Web Log: Google warns over ‘right to be forgotten’

Tech giant pushing back against the extension of right beyond the borders of Europe

At its heart, the European Union's "right to be forgotten" ruling aims to grant a clean slate where appropriate; it began in 2010 when a Spanish citizen lodged a complaint against a Spanish newspaper and Google (Spain and Inc.) because search results for his name revealed an auction note on his repossessed home.

It was ruled that these search results infringed on his privacy rights because the legal proceedings related to the results had been resolved years before.

Google allowed for certain links to be delisted from name search results, making more changes in March 2016 to ensure that people using Google from the same country as the person who requested the removal can no longer find the delisted link, whether they search from Google.com, .ie or any other regional version.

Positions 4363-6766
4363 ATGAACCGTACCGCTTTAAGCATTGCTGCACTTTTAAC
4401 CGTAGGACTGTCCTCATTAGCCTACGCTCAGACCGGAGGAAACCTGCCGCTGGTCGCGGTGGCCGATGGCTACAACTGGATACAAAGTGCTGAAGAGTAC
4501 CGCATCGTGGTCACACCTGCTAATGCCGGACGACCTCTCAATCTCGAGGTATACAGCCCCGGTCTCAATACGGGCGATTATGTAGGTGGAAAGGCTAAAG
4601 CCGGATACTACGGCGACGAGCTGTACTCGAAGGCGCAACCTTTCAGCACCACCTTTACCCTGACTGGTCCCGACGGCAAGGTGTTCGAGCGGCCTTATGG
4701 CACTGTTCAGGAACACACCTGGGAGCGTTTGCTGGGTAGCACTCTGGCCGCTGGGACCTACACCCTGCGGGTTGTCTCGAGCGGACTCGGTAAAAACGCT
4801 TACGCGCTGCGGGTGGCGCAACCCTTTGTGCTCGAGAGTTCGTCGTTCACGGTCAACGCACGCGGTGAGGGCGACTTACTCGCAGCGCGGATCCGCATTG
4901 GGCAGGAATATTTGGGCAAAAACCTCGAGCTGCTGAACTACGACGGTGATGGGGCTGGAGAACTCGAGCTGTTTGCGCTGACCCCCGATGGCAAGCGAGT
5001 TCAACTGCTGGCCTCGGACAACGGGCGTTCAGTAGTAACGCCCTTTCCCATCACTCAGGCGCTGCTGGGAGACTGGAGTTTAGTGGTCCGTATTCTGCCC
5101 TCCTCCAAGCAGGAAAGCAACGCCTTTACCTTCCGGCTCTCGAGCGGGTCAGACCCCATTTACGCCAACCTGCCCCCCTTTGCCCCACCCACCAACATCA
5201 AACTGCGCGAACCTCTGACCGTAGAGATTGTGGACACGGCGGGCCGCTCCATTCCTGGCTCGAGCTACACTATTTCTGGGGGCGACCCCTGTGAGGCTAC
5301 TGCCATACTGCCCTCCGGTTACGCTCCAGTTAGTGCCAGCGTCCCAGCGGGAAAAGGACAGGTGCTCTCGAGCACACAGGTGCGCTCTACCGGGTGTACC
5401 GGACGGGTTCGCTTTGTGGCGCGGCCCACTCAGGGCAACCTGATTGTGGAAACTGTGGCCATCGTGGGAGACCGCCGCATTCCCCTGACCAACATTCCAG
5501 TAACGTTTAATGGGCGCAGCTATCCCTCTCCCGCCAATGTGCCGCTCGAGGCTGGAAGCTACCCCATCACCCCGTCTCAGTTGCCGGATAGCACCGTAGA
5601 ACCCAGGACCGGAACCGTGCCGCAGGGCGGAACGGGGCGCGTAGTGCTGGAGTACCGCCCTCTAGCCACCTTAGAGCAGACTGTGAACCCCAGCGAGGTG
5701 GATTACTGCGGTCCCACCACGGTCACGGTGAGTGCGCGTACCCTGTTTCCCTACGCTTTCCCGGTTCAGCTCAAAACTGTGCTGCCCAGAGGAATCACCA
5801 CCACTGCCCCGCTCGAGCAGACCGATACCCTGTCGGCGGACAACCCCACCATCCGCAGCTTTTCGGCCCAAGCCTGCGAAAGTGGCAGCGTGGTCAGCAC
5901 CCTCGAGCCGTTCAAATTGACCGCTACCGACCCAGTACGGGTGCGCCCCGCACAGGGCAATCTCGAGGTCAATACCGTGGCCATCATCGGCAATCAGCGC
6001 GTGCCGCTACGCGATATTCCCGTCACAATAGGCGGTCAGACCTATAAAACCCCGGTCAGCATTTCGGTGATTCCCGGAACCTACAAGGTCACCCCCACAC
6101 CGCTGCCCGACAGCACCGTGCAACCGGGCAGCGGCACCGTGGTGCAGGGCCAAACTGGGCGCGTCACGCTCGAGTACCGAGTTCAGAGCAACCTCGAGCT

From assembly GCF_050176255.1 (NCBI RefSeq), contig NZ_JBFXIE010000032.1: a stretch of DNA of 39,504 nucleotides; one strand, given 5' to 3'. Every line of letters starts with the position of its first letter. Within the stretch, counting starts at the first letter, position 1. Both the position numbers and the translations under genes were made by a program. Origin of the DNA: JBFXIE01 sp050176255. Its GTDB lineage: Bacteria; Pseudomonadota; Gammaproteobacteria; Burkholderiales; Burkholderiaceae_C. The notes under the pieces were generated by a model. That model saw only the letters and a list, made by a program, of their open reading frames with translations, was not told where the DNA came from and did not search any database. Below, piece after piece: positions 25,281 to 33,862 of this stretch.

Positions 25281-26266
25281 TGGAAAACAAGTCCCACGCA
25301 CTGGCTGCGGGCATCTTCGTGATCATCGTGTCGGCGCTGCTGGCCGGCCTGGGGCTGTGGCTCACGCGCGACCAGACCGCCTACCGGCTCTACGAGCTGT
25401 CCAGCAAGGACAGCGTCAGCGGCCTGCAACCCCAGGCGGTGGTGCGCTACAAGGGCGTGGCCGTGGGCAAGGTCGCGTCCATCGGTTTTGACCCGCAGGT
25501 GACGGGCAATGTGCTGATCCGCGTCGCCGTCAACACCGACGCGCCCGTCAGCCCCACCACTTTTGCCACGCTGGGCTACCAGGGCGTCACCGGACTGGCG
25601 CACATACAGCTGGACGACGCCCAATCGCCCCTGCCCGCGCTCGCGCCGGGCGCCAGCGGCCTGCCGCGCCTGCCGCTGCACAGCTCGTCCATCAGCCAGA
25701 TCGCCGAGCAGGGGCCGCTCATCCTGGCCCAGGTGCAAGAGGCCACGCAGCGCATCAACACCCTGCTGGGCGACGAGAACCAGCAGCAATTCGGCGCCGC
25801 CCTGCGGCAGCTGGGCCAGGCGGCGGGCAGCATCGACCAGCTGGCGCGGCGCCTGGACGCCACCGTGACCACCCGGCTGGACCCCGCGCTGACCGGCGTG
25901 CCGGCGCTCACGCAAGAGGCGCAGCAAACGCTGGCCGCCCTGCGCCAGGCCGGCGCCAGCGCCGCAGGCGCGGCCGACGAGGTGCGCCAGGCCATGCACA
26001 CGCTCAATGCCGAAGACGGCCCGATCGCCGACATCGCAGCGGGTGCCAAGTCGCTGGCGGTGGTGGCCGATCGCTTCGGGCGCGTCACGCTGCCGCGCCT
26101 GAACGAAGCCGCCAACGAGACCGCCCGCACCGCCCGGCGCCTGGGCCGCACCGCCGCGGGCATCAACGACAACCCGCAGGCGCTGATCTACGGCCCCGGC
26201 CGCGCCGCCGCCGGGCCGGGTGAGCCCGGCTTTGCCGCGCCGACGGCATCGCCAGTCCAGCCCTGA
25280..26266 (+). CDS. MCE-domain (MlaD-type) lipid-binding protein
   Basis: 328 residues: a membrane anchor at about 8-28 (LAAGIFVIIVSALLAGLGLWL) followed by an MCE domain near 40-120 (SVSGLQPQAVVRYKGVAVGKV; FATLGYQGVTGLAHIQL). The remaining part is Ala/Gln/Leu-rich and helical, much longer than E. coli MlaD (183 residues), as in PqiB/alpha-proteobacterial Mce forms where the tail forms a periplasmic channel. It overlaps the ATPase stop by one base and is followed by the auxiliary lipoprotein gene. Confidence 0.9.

Google's global privacy counsel Peter Fleischer said in a recent blog post that while Google is not disputing its compliance with the right to be forgotten – having delisted about 780,000 URLs to date – it is pushing back against the extension of this right beyond the borders of Europe, warning that it "would open the door to countries around the world, including non-democratic countries, to demand the same global power".


Effectively, it could be a backdoor for a government to prune their citizen’s view of the web and change history to their liking.